Best Chain Restaurant - 2008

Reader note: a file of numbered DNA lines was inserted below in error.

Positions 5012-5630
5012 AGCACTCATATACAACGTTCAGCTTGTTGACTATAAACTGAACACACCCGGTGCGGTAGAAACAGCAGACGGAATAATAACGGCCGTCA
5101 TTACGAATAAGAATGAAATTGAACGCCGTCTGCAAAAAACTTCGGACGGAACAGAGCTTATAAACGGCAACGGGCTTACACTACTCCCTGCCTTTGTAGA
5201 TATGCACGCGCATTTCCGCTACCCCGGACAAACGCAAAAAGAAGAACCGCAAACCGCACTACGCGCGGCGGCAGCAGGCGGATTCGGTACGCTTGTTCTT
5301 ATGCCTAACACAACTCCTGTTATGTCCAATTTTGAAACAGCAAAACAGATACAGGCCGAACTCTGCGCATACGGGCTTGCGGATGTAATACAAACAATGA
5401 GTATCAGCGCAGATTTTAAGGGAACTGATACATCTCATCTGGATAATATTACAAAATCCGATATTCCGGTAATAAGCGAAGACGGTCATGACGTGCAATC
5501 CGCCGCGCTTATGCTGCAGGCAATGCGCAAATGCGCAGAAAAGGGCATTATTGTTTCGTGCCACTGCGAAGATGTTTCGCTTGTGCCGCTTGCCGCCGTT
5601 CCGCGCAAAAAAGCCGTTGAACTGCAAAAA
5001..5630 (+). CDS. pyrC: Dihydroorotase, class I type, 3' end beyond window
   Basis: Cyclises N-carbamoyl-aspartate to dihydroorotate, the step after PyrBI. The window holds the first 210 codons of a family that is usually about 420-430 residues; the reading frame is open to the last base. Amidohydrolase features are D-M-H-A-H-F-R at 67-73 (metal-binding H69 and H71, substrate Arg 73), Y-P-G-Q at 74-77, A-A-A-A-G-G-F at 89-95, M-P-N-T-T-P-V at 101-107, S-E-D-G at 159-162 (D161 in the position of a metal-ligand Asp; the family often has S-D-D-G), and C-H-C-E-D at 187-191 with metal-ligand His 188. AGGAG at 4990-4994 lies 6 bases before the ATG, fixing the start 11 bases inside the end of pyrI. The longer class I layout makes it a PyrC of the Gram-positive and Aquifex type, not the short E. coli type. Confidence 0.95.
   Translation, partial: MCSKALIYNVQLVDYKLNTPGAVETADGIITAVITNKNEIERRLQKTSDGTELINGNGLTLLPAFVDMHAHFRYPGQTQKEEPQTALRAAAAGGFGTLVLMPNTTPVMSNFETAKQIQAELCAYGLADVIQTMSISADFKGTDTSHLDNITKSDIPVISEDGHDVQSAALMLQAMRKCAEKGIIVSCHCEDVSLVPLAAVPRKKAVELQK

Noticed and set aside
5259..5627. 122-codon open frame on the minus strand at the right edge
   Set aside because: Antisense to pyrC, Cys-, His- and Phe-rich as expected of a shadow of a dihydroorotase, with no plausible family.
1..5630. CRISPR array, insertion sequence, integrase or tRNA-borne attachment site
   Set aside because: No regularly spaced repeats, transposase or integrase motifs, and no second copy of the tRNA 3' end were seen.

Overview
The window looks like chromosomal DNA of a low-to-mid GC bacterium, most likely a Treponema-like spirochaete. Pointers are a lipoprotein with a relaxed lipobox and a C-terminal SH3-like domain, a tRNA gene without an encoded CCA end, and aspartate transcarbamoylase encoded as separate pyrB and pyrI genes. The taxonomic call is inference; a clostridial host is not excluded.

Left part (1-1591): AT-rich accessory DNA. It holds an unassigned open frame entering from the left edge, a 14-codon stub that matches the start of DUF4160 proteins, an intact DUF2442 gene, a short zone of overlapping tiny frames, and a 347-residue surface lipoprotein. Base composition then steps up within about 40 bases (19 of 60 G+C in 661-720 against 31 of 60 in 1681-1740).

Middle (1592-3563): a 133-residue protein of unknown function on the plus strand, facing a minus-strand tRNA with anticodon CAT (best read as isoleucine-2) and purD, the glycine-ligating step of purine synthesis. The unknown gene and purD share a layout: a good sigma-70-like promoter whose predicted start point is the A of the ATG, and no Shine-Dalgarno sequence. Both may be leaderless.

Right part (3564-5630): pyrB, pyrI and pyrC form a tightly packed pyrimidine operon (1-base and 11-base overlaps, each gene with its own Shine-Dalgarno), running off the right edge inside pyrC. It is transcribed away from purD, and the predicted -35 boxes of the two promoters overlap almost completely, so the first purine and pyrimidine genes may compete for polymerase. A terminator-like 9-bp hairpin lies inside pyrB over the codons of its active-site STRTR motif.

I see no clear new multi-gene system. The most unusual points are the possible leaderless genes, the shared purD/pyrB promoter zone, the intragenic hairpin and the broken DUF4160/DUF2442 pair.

If you're sick of Jared and his eternal fat-gram count, head to any of Penn Station's sixteen locations in the St. Louis area. The chain was founded by a Buckeye who took a tour of east-coast sub shops and endeavored to bring home the best elements: sizzling Philly cheesesteaks and fresh-squeezed lemonade, like you might find on some beachfront boardwalk. We're not sure why Penn Station's Ohio-born founder chose to name his restaurants after the place in New York where you catch the Amtrak and New Jersey transit trains, but whatev. The word to keep in mind about this chain is not "authentic," but "tasty." In keeping with east-coast style, Penn Station's bread is toasted. While it is the foundation of a menu chock-full of comfort food, it stands on its own as incredibly flavorful and satisfying. The outside is flaky, while the soft inside is dense, buttery and very filling. This bread can be topped with peppery cheesesteak, of course, as well as ham, corned beef, turkey or Italian deli meats. For the vegetarian, there are artichoke hearts, or just cheese. Then there are the fries. Cut fresh from potatoes stacked under the counter and cooked skins-on in peanut oil, the fries alone give reason to forsake all other sandwich joints. Unlike the so-fast-you'll-freak guys, Penn Station's operation is centered on the grill, so you gotta sit down and wait a minute for that piping-hot sandwich/bomb. You'll always find sports playing on the tube, and the only in-house advertising on the walls consists of testimonials drawn up by local students. In the words of one full-bellied devotee: "Penn Station Rox My Sox."